Cheers
mhg

m.h.ghuloum@gmail.com

Can Saudi Money and Western Arms Kill the Arab Spring?…………

        
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  Can the Saudi army crush her spirit?
You say you want a revolution

Well, you know
We all want to change the world
 You tell me that it’s evolution

Well, you know
We all want to change the world….
” The Beatles

Mr. Maskati is a 24-year-old human rights activist who not long ago felt so close to achieving Egypt’s kind of peaceful revolution, through a dogged commitment to nonviolence. Then the Saudi tanks rolled into Bahrain, and protesters came under attack, the full might of the state hammering at unarmed civilians. “We thought it would work,” Mr. Maskati said, his voice soft with depression, yet edged with anger. “But now, the aggression is too much. Now it’s not about the protest anymore, it’s about self-defense.” The Arab Spring is not necessarily over, but it has run up against dictators willing to use lethal force to preserve their power……At first, they seemed an unstoppable force, driven by the power of demographics — about 60 percent of the population across the Arab world is under the age of 30………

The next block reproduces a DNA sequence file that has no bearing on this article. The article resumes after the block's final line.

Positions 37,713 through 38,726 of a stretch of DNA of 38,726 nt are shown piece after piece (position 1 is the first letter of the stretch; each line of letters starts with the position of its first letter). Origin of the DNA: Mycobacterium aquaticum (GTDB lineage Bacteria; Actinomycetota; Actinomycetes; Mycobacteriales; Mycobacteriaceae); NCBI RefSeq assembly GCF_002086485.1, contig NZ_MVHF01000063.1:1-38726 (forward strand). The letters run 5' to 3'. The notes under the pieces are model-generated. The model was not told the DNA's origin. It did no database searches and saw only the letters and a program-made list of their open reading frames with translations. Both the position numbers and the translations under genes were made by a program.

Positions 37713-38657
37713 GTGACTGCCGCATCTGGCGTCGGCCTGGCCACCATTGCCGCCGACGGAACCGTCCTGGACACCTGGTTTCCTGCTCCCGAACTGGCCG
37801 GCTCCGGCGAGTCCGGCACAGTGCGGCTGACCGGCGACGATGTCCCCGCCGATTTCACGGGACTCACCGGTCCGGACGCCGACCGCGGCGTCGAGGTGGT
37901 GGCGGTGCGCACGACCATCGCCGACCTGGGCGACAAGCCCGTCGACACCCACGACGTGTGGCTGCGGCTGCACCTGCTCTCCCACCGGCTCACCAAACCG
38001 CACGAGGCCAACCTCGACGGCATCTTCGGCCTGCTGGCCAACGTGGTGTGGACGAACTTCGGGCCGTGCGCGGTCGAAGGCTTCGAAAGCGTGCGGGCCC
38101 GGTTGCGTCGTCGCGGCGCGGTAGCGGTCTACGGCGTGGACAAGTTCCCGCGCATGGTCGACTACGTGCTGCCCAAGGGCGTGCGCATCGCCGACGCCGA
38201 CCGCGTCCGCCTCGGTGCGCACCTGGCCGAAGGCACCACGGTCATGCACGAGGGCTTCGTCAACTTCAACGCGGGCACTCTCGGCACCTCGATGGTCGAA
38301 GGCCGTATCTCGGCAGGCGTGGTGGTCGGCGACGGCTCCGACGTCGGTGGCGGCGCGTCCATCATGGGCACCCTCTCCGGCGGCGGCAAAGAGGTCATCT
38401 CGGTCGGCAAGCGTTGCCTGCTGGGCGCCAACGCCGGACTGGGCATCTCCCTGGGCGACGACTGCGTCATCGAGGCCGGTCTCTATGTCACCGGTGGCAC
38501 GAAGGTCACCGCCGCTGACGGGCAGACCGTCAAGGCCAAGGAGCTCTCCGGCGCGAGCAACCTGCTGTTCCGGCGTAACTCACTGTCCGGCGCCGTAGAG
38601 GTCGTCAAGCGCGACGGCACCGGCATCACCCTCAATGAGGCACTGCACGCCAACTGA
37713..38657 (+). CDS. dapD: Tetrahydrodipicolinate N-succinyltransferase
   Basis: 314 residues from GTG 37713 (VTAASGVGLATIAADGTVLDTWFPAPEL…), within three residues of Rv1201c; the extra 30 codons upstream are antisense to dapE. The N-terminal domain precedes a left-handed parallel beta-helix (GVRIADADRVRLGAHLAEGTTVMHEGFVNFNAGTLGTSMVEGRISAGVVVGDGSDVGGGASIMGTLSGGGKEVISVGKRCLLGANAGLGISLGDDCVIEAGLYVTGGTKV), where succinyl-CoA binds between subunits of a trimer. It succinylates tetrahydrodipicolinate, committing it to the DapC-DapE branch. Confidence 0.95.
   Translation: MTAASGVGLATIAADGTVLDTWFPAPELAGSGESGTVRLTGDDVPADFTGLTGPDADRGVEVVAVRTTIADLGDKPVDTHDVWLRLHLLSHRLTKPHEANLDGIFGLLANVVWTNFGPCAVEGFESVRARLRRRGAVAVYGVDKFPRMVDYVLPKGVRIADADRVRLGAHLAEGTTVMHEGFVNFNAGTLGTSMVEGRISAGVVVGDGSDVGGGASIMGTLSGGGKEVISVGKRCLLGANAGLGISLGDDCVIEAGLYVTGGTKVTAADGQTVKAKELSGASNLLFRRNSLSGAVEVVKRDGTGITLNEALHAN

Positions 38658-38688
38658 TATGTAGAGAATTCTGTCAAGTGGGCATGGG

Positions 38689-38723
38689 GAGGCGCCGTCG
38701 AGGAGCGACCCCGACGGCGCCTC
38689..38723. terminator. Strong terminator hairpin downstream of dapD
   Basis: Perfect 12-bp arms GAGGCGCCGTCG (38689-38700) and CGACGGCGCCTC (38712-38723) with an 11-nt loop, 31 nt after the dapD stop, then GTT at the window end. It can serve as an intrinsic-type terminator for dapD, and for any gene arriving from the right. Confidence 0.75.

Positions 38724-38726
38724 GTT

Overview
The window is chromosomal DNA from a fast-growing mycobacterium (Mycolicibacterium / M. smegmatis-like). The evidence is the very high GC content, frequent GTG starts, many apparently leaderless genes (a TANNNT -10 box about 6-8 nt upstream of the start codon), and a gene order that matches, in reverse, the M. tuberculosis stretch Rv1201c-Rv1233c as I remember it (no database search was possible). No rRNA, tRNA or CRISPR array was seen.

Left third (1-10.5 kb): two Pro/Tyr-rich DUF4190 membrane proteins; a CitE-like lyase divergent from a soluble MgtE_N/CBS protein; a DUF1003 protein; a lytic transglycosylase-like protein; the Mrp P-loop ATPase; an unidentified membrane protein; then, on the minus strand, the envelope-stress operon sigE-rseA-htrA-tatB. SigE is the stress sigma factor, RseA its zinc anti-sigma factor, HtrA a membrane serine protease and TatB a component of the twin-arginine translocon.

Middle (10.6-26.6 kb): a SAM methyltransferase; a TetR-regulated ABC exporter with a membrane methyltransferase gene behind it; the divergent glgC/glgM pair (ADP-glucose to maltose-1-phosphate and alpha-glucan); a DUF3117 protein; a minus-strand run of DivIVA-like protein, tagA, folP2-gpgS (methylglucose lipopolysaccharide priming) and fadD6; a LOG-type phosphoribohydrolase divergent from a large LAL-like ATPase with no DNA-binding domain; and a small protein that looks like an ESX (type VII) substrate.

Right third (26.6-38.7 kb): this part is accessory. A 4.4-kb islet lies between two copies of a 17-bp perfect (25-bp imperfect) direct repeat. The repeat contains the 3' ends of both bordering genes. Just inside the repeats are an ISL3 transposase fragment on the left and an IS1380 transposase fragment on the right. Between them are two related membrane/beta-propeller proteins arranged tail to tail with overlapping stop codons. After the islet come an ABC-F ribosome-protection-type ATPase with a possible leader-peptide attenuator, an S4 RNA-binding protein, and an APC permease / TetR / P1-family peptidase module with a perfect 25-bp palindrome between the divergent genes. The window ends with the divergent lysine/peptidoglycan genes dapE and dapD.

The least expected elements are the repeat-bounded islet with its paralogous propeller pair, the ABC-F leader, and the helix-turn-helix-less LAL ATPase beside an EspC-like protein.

It is now clear that the forces of Arab despotism and reaction have recovered from the initial shock of the revolution and have regrouped. The revolution seemed to cut through the decrepit old Arab system like a knife through rancid butter, moving from Tunisia to Egypt to Yemen to Bahrain to Libya and beyond (perhaps to Saudi Arabia). Now the revolution has stalled in the desert of Libya and in the burned and bloody streets of occupied Bahrain. In Libya, Qaddafi has redeployed his oil money and his Western weapons and may have bought himself a reprieve. In Bahrain the people were on the verge of defeating their despotic rulers, when U.S officials started visiting with more frequency just before Saudi arms intervened by invading the country and occupying it.

The Saudi strategy for defeating the Arab spring is simple: to co-opt it in North Africa (Tunisia, Egypt, and Libya) with money and through Western allies, and to crush it by force and genocide in Bahrain and the Arabian Peninsula. Yemen is getting bloodier as the dictator clings to his capital city.